Still using a media buyer?

Programmatics has transformed advertising and the digital model is taking over.

I was around when the Internet became a thing (yes Victoria, I am that old). At the time, the marketing establishment tended to measure the web through the lens of traditional media, and it scored pretty poorly. My boss at the time looked at the pixeled, grainy, monochromatic graphic interface and declared it a passing fad. For him, the internet was a poor second-cousin to television for the quality of the message it could deliver and the number of people it could reach. His evaluation wasn't wrong, but the criteria by which he conducted his evaluation would eventually be proven to be out of date.

 

What you need to remember is that, in the early 90's, interactivity was non-existent. Coaxial cables delivered network television shows, copper wires delivered voice conversations and computers were used for doing math and playing Pong. The only way you searched for something was to go to the library. Given that context, it was tough to predict that the rules were about to change. Ten years later, we began clicking on ads – who knew?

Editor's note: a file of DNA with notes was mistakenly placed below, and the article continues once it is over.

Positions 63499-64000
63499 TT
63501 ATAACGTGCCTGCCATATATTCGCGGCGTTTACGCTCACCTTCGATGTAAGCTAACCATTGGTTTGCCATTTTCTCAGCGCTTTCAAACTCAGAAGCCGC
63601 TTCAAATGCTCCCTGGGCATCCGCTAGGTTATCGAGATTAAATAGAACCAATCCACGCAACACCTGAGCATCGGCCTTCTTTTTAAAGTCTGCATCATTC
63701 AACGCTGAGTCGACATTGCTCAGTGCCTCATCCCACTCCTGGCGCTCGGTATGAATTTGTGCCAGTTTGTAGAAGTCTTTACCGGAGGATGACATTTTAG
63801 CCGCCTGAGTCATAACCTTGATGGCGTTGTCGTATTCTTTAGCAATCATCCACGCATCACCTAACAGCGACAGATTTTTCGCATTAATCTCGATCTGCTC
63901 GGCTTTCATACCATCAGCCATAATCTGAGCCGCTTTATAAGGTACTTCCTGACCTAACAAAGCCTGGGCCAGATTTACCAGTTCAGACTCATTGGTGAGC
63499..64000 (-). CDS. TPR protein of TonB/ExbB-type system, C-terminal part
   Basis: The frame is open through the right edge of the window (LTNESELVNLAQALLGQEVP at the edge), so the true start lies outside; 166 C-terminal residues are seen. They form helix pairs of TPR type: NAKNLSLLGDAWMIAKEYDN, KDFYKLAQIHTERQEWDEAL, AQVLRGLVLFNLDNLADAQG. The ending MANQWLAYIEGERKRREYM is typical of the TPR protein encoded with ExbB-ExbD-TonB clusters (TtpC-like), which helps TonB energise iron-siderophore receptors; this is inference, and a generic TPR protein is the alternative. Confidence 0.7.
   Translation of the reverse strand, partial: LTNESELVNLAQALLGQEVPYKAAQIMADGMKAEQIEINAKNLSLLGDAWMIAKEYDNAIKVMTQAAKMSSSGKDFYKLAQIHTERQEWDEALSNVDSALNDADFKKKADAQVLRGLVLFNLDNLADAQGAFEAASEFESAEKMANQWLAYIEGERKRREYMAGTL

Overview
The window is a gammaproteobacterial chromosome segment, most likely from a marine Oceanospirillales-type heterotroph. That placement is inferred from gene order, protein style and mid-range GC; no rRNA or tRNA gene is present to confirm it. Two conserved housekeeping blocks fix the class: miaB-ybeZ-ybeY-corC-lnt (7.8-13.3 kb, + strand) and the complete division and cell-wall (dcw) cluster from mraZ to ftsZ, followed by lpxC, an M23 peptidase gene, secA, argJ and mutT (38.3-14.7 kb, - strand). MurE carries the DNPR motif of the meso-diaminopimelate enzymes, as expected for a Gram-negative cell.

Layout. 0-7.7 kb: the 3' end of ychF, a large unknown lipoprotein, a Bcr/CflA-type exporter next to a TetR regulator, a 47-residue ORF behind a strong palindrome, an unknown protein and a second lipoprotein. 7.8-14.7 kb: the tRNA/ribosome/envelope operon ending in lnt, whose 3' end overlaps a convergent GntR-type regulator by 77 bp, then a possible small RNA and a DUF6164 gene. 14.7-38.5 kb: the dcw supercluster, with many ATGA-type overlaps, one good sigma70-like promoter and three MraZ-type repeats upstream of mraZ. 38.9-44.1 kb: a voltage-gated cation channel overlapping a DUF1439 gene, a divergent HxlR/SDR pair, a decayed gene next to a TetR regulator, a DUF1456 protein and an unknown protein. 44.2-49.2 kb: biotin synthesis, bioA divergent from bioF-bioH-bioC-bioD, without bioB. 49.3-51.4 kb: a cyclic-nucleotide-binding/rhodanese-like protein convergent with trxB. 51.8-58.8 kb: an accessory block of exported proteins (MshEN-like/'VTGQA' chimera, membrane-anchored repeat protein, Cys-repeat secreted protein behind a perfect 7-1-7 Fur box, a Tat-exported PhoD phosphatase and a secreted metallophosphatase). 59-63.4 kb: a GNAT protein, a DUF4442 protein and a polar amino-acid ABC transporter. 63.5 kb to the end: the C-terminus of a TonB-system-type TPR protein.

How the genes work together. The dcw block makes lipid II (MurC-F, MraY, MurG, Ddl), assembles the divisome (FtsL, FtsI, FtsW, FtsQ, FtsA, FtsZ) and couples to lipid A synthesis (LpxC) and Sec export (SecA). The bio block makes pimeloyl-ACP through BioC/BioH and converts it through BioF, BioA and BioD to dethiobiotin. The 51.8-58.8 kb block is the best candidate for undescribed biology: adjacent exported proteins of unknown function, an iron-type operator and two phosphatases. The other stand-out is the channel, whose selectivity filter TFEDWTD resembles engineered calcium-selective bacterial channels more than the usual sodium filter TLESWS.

Fast-forward a couple of decades and I find the same dynamic when it comes to evaluating digital media. Some people get it, but many don't. Attitude's Market Intelligence team recently presented programmatics to a potential client. Afterwards, their web specialist declared to the room, "Yes, we tried banner ads in the past and they don't work." Again, I believe her evaluation came from a place of truth, but the standards used in her evaluation are already out of date. Programmatics goes way beyond placing the odd banner. We find ourselves, once again, on the precipice of monumental change and programmatics is about to become the yardstick by which all future advertising will be measured.

This summer, Google launched it's Digital Marketing platform, which recognizes three important trends.

 

First generation digital – same old hit-or-miss